March 23rd, 2013
09:38 AM ET
Editor's note: Stephen Prothero, a Boston University religion scholar and author of "The American Bible: How Our Words Unite, Divide, and Define a Nation," is a regular CNN Belief Blog contributor.
By Stephen Prothero, Special to CNN
(CNN) - In religious studies courses, professors often try to get their students to see the world through Hindu eyes or to walk a few miles in the shoes of a Confucian. Anthropologists refer to this as cultivating an emic (or insider) perspective. The less fancy name for it is empathy.
Barack Obama is, for better or worse, an empathetic man who has tried for years to see the world through Republican eyes even as he has pleaded for Republicans to walk a few miles in Democratic shoes. As a former community organizer, he knows that you need a little empathy all around to get anything done among people with different world views. Alas, his efforts have met with little success in gridlocked D.C.
This week, Obama took his toolbox of hope, change, trust and empathy to Israel. Addressing a group of Israeli students in Jerusalem on Thursday, he spoke of Iran and of America’s unwavering support for Israel. He even fended off a heckler, joking, “We actually arranged for that, because it made me feel at home.”
But the heart of the speech, which was interrupted repeatedly by hearty applause, came when our Empathy President spoke — twice — of empathy.
After referring to the necessity of a just and secure peace, and conceding that “Israel has faced Palestinian factions who turn to terror, leaders who missed historic opportunities,” he challenged his Israeli listeners to experience the world as Palestinians do. "Put yourself in their shoes,” he said. “Look at the world through their eyes”:
Turning away from his script, Obama then spoke of Palestinian youth he had met earlier that day. “They weren’t that different from my daughters,” he said. “They weren’t that different from your daughters or sons.”
Later in the one-hour speech, Obama harked back to his famous 2009 Cairo address to the Muslim world:
"That is where peace begins,” he continued, “not just in the plans of leaders but in the hearts of people.”
Obama has been praised for taking his message directly to the Israeli people, much like he has been trying to take his domestic message in recent weeks directly to the American people. And while some have described this Jerusalem speech as one of his best ever, others have demurred, arguing that, abroad as well as home, Obama has to deliver more than mere rhetoric.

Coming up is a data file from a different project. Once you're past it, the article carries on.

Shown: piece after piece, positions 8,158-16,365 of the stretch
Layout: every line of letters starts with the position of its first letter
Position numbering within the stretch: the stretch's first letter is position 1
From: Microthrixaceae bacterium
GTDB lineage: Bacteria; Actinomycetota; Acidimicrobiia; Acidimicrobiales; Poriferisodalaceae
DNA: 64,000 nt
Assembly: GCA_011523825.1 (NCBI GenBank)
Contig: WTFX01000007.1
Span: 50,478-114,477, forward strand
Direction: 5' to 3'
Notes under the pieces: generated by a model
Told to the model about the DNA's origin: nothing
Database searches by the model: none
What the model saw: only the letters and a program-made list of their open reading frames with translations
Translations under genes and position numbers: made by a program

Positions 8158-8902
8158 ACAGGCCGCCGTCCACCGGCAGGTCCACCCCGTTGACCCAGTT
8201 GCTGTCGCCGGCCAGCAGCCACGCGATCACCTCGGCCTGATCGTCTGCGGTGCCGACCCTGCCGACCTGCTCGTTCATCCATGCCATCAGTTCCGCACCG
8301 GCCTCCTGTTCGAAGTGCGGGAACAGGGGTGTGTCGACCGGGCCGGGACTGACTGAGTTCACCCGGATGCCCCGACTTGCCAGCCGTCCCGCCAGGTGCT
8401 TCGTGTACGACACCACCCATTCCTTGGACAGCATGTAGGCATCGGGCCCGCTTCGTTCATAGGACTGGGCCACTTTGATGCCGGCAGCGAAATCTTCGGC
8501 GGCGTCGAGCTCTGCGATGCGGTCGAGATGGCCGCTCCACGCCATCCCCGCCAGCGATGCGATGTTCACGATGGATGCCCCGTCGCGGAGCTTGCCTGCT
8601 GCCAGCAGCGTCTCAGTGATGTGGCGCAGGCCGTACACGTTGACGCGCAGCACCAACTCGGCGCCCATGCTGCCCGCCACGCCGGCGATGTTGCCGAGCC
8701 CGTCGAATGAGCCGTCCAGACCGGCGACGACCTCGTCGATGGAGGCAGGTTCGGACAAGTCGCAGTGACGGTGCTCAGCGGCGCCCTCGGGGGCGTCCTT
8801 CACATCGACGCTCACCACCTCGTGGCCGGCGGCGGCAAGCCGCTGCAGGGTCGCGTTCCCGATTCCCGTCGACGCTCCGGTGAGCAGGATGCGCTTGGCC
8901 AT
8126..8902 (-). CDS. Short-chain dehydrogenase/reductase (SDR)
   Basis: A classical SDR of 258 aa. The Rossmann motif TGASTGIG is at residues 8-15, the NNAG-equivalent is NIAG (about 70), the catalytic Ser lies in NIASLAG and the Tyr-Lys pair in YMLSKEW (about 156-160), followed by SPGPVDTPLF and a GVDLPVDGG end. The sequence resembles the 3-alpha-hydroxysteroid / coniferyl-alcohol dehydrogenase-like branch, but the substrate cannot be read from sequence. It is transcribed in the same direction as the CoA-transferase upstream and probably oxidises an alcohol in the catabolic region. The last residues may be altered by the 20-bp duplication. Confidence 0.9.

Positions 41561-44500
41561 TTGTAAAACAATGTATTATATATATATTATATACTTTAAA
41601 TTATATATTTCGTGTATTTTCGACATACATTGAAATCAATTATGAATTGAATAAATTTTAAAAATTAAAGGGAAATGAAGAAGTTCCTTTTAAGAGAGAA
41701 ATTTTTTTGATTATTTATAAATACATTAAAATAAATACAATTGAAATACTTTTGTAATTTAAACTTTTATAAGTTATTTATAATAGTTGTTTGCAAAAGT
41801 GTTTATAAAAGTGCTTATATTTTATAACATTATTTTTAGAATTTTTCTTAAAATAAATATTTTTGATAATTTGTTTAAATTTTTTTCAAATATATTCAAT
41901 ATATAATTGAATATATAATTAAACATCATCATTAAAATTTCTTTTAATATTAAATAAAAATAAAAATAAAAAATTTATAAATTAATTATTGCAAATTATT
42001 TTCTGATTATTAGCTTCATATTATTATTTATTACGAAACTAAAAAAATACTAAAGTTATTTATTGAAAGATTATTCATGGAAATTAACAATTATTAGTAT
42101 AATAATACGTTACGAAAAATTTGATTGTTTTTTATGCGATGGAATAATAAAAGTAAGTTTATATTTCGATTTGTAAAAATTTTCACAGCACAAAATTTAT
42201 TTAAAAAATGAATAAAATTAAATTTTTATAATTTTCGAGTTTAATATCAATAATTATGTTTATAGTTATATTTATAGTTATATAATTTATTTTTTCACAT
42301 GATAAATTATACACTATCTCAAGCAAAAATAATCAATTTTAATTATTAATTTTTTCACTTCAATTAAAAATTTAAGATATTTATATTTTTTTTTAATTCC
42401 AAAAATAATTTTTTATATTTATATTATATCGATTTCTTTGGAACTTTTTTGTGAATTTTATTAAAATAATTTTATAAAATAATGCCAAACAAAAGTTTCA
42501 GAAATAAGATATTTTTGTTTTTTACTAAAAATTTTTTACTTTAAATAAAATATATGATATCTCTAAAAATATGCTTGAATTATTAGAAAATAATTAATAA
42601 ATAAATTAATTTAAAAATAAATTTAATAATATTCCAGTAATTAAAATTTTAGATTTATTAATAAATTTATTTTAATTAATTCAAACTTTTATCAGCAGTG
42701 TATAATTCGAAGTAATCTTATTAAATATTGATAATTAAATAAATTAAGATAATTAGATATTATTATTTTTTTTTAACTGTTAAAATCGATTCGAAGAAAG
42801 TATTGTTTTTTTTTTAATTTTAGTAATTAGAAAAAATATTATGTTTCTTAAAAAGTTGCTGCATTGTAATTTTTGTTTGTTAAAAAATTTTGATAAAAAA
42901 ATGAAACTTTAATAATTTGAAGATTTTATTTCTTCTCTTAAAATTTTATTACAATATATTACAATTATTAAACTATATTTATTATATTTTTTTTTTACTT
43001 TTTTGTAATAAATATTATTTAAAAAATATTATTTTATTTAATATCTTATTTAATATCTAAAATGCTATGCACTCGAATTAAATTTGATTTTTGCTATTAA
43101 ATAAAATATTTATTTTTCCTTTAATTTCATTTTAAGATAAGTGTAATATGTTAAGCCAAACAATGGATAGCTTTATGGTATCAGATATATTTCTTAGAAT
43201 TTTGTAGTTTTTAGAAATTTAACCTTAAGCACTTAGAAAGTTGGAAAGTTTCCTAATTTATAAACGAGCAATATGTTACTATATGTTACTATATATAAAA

Nonetheless, the president should be praised for getting to the heart of the matter on Thursday in Jerusalem. What he said will fully please neither Prime Minister Benjamin Netanyahu nor Palestinian Authority President Mahmoud Abbas. And it is unlikely that any of his well-chosen words brought us any closer to peace in the Middle East.
But Obama is correct to point out that, as long as both sides continue to see things merely from their own parochial perspectives, neither real peace nor real security will be possible.
Secretary of State John Kerry is now being charged with jump-starting, yet again, the peace process by attending to growing settlements, the fate of Jerusalem and other hot-button issues. But what is really needed here is a shift of perspective that recognizes antagonists (on both sides) as human beings with aspirations for their children and their children's children.
Is it too much to hope that this is what the Israeli students who listened to this speech were applauding?
The opinions expressed in this commentary are solely those of Stephen Prothero.
About this blog
The CNN Belief Blog covers the faith angles of the day's biggest stories, from breaking news to politics to entertainment, fostering a global conversation about the role of religion and belief in readers' lives. It's edited by CNN's Daniel Burke and Eric Marrapodi with daily contributions from CNN's worldwide newsgathering team and frequent posts from religion scholar and author Stephen Prothero.